The antiheroes, of course, steal more time: John Mitchell, Al Haig, and the Grand Nemesis known simply as “Henry”—Dr. Kissinger. James Baker stars in one of the many stinging footnotes: “Baker . . . ran into me on a flight from Washington to Houston a few months later. As he walked past me, he stopped, pointed a finger at me, and said, with much anger, ‘You didn’t lay a glove on me. Not one finger.’ ”

Seeded throughout, as well, are the “Hersh rules”: “Never begin an interview by asking core questions.” “Never publish information from someone on the inside without verifying it elsewhere.” Learn to pretend to take notes while reading upside-down documents (on official desks). Keep your phone number listed—both home and work. Appreciate the virtues of straight shooting. “Being direct with someone in the military,” he learns early on, “invariably produced a direct answer.”

There are, too, surprises. He does not spare those who tried “to shut me up,” chiefly Kissinger, Cheney, Gulf and Western. But there is no interest in score-settling. Hersh is generous to colleagues and editors, above all, Abe Rosenthal and David Remnick. A Life editor who turned down not only My Lai but a source’s later attempt to tell the story himself, is condemned—“If there is a journalism hell, that editor belongs there”—but not named.

There are, of course, flashes of ego. When a source “broke off relations” it is on the order of a diplomatic spat. There is, too, an undercurrent of “I was right.” “Decades later,” we learn, the truth will out, as when William Colby, but one of the CIA chiefs to come under Hersh’s scrutiny, “would eventually publicly admit that his Agency had done what I had written.” Yet there is no hubris. How many reporters, living or otherwise, can describe—with accuracy—the Church Committee (the 1975 Senate investigation into US intelligence activities) as “the one that had been set up after my 1974 article on domestic spying”? If anything, Hersh soft-pedals the triumphs. Who else can claim to have proven, as much as any reporter, a standby of American jurisprudence and journalism, that the crime is only the first offense, and that it’s the cover-up that will bury you?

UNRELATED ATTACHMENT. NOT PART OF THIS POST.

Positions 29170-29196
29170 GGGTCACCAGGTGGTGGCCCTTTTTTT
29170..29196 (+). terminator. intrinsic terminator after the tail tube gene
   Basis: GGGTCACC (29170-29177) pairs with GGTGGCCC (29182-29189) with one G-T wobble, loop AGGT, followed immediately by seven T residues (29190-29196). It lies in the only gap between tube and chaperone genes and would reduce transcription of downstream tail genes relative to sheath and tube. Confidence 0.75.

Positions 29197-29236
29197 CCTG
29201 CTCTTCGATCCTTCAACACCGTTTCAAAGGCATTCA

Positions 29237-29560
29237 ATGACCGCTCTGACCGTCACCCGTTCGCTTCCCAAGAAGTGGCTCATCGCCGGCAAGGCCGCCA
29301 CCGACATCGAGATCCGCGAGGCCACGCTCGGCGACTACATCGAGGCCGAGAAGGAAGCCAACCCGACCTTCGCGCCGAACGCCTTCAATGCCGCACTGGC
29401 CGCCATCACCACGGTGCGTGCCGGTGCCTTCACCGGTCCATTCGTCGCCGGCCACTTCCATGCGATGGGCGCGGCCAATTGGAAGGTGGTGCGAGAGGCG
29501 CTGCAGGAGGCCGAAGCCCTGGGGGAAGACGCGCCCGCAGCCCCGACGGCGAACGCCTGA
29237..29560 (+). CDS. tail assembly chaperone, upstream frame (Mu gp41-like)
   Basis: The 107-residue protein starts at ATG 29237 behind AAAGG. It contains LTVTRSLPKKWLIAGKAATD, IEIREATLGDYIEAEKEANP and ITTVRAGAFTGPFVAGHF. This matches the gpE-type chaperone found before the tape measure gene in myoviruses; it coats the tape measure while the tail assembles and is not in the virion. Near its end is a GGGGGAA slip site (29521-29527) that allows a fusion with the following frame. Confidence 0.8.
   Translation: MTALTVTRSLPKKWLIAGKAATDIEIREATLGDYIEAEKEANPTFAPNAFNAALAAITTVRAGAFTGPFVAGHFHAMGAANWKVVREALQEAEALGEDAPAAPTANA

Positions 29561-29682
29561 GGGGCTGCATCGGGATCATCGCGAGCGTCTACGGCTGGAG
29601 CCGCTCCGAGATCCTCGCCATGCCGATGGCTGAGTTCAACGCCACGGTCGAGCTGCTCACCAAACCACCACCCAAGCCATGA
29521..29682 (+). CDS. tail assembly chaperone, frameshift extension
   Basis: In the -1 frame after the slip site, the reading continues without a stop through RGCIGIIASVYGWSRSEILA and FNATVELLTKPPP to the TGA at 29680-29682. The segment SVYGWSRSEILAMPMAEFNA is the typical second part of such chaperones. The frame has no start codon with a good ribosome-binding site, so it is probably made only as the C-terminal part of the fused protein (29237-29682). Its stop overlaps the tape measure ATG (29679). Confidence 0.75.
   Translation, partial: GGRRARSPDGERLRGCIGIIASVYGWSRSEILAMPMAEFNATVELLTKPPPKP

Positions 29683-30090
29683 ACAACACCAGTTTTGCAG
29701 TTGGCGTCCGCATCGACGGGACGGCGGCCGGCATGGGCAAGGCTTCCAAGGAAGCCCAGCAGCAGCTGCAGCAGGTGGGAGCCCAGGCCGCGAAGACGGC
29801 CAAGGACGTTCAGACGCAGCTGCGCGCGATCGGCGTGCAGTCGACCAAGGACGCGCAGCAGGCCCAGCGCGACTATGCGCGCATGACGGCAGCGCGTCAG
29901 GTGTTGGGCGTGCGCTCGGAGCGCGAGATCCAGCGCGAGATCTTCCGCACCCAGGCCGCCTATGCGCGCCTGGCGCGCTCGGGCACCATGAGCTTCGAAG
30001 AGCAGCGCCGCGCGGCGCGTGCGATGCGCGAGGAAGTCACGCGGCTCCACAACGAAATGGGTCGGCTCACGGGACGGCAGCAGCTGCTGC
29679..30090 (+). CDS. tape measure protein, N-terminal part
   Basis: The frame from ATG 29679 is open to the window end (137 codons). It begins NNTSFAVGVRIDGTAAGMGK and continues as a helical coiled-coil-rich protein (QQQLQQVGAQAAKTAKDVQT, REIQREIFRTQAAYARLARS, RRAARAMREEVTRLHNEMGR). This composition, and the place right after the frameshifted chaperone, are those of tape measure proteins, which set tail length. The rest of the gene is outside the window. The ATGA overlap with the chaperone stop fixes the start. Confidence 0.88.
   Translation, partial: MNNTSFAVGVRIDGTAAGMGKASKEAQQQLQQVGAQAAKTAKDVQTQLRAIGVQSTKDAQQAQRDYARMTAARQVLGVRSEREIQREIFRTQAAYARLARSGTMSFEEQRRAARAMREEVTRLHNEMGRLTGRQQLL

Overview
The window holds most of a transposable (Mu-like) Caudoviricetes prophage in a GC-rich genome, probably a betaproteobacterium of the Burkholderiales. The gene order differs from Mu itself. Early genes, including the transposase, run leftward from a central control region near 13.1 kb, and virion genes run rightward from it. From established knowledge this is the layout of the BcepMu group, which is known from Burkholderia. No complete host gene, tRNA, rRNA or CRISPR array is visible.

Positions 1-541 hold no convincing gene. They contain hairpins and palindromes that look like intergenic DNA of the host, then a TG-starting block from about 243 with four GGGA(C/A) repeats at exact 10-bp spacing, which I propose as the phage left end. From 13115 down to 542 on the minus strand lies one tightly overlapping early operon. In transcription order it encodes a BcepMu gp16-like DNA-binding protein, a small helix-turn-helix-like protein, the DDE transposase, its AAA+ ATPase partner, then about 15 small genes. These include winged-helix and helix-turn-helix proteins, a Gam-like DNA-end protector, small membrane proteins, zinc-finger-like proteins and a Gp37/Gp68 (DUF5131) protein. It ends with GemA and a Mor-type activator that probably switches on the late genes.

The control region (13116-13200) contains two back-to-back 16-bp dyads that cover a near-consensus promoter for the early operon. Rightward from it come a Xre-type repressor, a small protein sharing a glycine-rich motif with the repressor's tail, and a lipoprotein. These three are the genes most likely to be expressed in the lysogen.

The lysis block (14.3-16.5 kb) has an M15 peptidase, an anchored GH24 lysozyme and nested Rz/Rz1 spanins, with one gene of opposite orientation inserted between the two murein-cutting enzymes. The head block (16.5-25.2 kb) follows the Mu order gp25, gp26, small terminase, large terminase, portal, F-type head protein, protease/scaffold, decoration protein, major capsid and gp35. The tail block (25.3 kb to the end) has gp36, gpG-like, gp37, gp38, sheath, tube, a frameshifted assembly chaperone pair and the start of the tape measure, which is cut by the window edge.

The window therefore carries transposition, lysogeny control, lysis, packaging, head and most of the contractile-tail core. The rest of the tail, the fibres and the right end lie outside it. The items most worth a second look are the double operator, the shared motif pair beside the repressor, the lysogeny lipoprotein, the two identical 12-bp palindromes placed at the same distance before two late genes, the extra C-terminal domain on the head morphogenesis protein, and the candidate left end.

Hersh is candid, too, on shortfalls. The unkempt appearance: “You looked your normal disheveled look, hair mussed up, shirt half out,” a former Times colleague recalls. (“There’s nothing silky about Sy,” a friend, the war reporter Gloria Emerson, quips.) In the 1970s, a Times editor dumps “half a dozen boxes full of Brooks Brothers shirts and sweaters” on his desk, with an admonishment: “Dress better.” Neither does he hide, nor promote, his half-crazed drive. He recalls being “pretty mouthy,” throwing a “temper tantrum,” and, almost seasonally, resigning.

He confesses more serious shortcomings, too. Behind enemy lines in Hanoi in 1972, he was blind to a military buildup: He “spent more than two weeks in the North”—the first mainstream US reporter to do so in six years—“without figuring out that the constant rolling of trucks going south had a particular meaning.” He also admits a failure to report, to his editors or the police, knowledge of a crime concerning Pat Nixon. He had heard that Nixon’s wife had “told doctors that her husband had hit her.” He had “very precise information” on her injuries but did not write the story. Only later, in 1998, at a Harvard talk, is he “taken aback,” when a visiting journalism fellow questions the failure to report, noting “battery is a crime in many jurisdictions.” “All I could say,” Hersh admits, “was that at the time I did not—in my ignorance—view the incident as a crime.”